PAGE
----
Food Insecurity In MENA Region Exacerbated by Russia’s Invasion of Ukraine

Food Insecurity In MENA Region Exacerbated by Russia’s Invasion of Ukraine
Source: © Nora Younis/Flickr


Laura Libertini

Europe and Human Rights Researcher,

Global Human Rights Defence.

The Russian invasion of Ukraine is affecting food pricing and the import-export ratio of wheat and wheat-based products, further exacerbating hunger in regions where food insecurity represents a constant threat (ISPI, 2022). The Middle East-North Africa (MENA) region is being severely affected by the consequences of the war, deepening inequalities and worsening rising food prices. Ukraine and Russia represent the primary exporters of agricultural products to MENA countries, and the largest part of Ukraine’s wheat production originates in areas where the conflict is more concentrated, i.e., eastern Ukraine. As for Russia, the country is the primary supplier of wheat and one of the largest producers of fertilizer, two aspects that are already being disrupted by the war.

In 2020, Ukraine accounted for around 80 percent of Lebanon's total wheat imports while 15 percent came from Russia. Now, Lebanon is severely rationing its wheat reserves while attempting to import from Canada, Australia, and the U.S.

As for Syria, the country suffers from serious wheat shortages due to the consequences of its domestic economic crisis, the armed conflict, and the severe drought of the last decade. At the moment, the deal with Russia to import wheat is suspended and imports from Turkey have been interrupted, as Turkey imports its grain from Ukraine.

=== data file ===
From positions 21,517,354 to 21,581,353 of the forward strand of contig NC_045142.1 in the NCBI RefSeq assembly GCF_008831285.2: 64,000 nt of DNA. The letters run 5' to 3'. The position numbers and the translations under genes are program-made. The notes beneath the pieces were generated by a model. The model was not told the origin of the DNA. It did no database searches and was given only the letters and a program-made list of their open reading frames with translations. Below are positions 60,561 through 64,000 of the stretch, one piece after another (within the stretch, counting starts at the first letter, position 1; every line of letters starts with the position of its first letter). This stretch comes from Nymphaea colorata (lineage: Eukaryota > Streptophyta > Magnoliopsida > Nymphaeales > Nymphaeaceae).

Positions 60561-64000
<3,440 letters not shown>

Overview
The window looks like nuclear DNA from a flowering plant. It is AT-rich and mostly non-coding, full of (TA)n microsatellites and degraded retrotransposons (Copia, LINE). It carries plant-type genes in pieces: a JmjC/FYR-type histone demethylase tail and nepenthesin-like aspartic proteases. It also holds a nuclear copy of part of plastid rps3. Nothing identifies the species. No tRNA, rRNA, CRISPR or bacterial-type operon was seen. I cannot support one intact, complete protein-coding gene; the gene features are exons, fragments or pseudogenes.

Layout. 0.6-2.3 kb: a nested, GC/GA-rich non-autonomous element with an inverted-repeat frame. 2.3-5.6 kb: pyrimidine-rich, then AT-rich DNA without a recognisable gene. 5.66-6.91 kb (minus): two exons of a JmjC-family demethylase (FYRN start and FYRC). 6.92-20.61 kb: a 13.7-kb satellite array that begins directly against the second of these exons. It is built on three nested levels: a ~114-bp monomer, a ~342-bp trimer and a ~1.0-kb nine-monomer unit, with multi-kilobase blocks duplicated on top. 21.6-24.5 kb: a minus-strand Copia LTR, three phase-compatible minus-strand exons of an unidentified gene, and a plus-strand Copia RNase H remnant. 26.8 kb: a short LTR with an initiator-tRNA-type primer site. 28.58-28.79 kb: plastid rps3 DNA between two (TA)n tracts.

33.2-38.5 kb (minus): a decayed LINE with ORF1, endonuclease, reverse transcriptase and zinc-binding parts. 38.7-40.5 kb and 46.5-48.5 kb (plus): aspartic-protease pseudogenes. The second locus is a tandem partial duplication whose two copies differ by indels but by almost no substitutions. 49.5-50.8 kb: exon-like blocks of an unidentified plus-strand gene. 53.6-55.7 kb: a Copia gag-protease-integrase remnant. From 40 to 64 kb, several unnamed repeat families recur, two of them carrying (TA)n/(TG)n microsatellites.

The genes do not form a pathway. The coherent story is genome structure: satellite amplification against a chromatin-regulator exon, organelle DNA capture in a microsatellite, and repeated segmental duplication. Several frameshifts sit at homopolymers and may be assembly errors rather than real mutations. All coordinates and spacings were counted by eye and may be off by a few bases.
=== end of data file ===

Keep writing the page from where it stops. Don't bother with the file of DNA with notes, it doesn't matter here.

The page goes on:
In 2021, Egypt imported approximately 80 percent of wheat from Russia and Ukraine, confirming Egypt as one of the most important importers of Russian and Ukrainian grain. In Egypt, more than 70 million people rely on subsidized bread, a policy to ensure affordable access to food. However, those countries that still rely on subsidized food – Egypt and Tunisia – are considering the removal of subsidies.  

It is imperative for policymakers and central governments to protect the right to food and to live a decent life. The disruptions caused by the pandemic and by climate change-related hazards are being rapidly worsened by the Russian invasion of Ukraine, and a global food crisis of this magnitude can only be tackled by timely intervention and international cooperation.

Sources and further reading:

Russia’s Invasion of Ukraine Exacerbates Hunger in Middle East, North Africa. (2022, March 21). Human Rights Watch. 

War in Ukraine: A food crisis in the MENA region? (2022, March 10). ISPI.